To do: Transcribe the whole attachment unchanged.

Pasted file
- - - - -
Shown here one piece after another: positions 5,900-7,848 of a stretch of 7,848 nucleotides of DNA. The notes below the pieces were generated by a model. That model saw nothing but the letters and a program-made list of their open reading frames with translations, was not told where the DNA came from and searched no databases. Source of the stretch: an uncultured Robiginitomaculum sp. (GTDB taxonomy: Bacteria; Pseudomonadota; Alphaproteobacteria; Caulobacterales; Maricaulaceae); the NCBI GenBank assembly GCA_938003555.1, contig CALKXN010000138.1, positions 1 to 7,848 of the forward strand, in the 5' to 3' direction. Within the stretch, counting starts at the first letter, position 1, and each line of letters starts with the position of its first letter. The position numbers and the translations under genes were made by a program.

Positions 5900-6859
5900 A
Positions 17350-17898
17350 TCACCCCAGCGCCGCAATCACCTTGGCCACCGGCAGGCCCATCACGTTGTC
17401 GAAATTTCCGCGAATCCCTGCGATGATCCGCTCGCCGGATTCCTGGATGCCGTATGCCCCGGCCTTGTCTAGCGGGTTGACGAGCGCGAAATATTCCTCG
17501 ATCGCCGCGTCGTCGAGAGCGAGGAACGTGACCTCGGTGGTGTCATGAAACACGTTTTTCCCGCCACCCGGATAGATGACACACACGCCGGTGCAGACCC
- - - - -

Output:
Shown here one piece after another: positions 5,900-7,848 of a stretch of 7,848 nucleotides of DNA. The notes below the pieces were generated by a model. That model saw nothing but the letters and a program-made list of their open reading frames with translations, was not told where the DNA came from and searched no databases. Source of the stretch: an uncultured Robiginitomaculum sp. (GTDB taxonomy: Bacteria; Pseudomonadota; Alphaproteobacteria; Caulobacterales; Maricaulaceae); the NCBI GenBank assembly GCA_938003555.1, contig CALKXN010000138.1, positions 1 to 7,848 of the forward strand, in the 5' to 3' direction. Within the stretch, counting starts at the first letter, position 1, and each line of letters starts with the position of its first letter. The position numbers and the translations under genes were made by a program.

Positions 5900-6859
5900 A
Positions 17350-17898
17350 TCACCCCAGCGCCGCAATCACCTTGGCCACCGGCAGGCCCATCACGTTGTC
17401 GAAATTTCCGCGAATCCCTGCGATGATCCGCTCGCCGGATTCCTGGATGCCGTATGCCCCGGCCTTGTCTAGCGGGTTGACGAGCGCGAAATATTCCTCG
17501 ATCGCCGCGTCGTCGAGAGCGAGGAACGTGACCTCGGTGGTGTCATGAAACACGTTTTTCCCGCCACCCGGATAGATGACACACACGCCGGTGCAGACCC